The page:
Unlike Bill there are indeed others who, given a bite from the juiciness of TV success, continue their careers with scant regard for the honing of their most fundamental comedy skills. "It's something you have to keep at because if you obtain a certain level of success then there's an expectation which you have to either match or better and that's a good spur. You need to be kept on your toes.Then when you go to America, for example, where people mightn't know you as well there's another level of expectation and that helps you to up your game."
Back in 2008, Bailey spoke of the need to strike a balance between pub-like banter and the meatier, intellectual fare that at the time, he wanted to do more of. Given the state of the world today, I found myself wondering if he still felt the same and whether he thought people's comedy needs had changed somewhat. "There is still definitely a need to balance between the two types of material. There's a tension between the two and I don't think there is any merit in trying to change your style to suit. You find your own and that's what propels you forward in people's consciousness. So rather than ever change it, you just have to refine it. Now, probably more than any other time, there's a great awareness of comedy, different comics' material, styles. I think one of the big drives of that was back in 2005 when YouTube started to take off and now people can see all of your stuff online. It's not a question of 'oh I saw him on the telly the other night' or 'I heard this cd', like when I was growing up we listened to vinyl and that's how you heard comedy in those days, but now you can see the show before you see the show! The audience are now auditioning comics 'oh I quite like that, Oh I don't like that' so people are much more aware and much more savvy and much more critical."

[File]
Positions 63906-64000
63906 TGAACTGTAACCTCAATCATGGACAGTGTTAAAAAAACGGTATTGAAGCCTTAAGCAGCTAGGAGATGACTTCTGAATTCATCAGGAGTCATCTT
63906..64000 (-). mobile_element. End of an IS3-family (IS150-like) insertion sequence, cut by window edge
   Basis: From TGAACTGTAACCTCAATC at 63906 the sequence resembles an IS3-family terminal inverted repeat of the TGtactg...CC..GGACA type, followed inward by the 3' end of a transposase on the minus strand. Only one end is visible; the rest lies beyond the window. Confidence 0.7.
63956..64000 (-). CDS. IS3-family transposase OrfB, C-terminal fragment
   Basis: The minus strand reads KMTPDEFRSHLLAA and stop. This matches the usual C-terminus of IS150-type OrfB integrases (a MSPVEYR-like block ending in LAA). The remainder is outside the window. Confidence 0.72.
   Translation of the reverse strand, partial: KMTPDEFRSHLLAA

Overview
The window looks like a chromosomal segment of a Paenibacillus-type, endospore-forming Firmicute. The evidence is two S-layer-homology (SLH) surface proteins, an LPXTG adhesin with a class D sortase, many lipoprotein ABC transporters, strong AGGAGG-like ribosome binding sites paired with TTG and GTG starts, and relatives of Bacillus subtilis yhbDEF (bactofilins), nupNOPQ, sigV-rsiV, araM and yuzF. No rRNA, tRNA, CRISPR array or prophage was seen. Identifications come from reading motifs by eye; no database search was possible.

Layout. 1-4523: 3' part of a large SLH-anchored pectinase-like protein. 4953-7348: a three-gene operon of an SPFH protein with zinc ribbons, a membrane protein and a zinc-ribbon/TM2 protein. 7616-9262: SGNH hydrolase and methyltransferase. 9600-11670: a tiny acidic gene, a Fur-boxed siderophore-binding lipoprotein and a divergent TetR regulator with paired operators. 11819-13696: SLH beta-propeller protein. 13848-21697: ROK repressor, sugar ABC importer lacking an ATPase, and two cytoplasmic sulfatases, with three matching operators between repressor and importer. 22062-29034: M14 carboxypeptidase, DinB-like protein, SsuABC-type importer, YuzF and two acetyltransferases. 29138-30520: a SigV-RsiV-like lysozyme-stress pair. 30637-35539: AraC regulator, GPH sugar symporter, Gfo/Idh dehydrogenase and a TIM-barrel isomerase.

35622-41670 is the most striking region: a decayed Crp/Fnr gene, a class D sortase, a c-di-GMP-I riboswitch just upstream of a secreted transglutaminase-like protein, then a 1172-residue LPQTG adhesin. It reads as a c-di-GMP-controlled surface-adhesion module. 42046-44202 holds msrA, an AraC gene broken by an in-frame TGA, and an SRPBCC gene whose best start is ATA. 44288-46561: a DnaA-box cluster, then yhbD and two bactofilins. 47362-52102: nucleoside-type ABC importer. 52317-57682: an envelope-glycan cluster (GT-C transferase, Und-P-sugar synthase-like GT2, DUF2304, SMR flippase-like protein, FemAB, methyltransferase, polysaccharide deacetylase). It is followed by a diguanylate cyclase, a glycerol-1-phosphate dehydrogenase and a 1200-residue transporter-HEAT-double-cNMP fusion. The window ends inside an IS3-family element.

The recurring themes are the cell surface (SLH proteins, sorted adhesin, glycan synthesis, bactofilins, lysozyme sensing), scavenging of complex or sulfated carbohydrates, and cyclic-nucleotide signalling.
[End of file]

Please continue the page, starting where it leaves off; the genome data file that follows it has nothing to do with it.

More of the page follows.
Criticism. Is that something which still registers on the radar of someone this accomplished? "I do read it, I take it on board. You have to. It's part of the job really and part of the process. It's interesting because sometimes there's something which a critic may pick up on which you haven't really even noticed you think 'oh yeah I see!' So it can sometimes inspire you? In some ways it's largely positive I think. You take the rough with the smooth but over a period of time it's more useful than anything else."
Speaking with Bailey, one thing's for sure. If passion were an energy source, this guy could power an entire nation. At 47 years of age this comedan remains as inspired by his craft as the day he soiled that blue rinsed granny. "I still really enjoy watching people and I try not to be the comic watching the comic doing comedy. I try and go as a punter. And just sort of enjoy it purely as an audience member. A few years ago I went to see Robin Williams, he was in town he did one show in a theatre that I was actually performing in in the West End and it's great to see someone have such an apetite and energy and passion for it. It's inspiring to see people who see it as an art form and who really care about it and want to constantly push themselves and be ambitious about a subject matter and even engage in subjects that are more difficult to engage in, I think that's the beauty of comedy."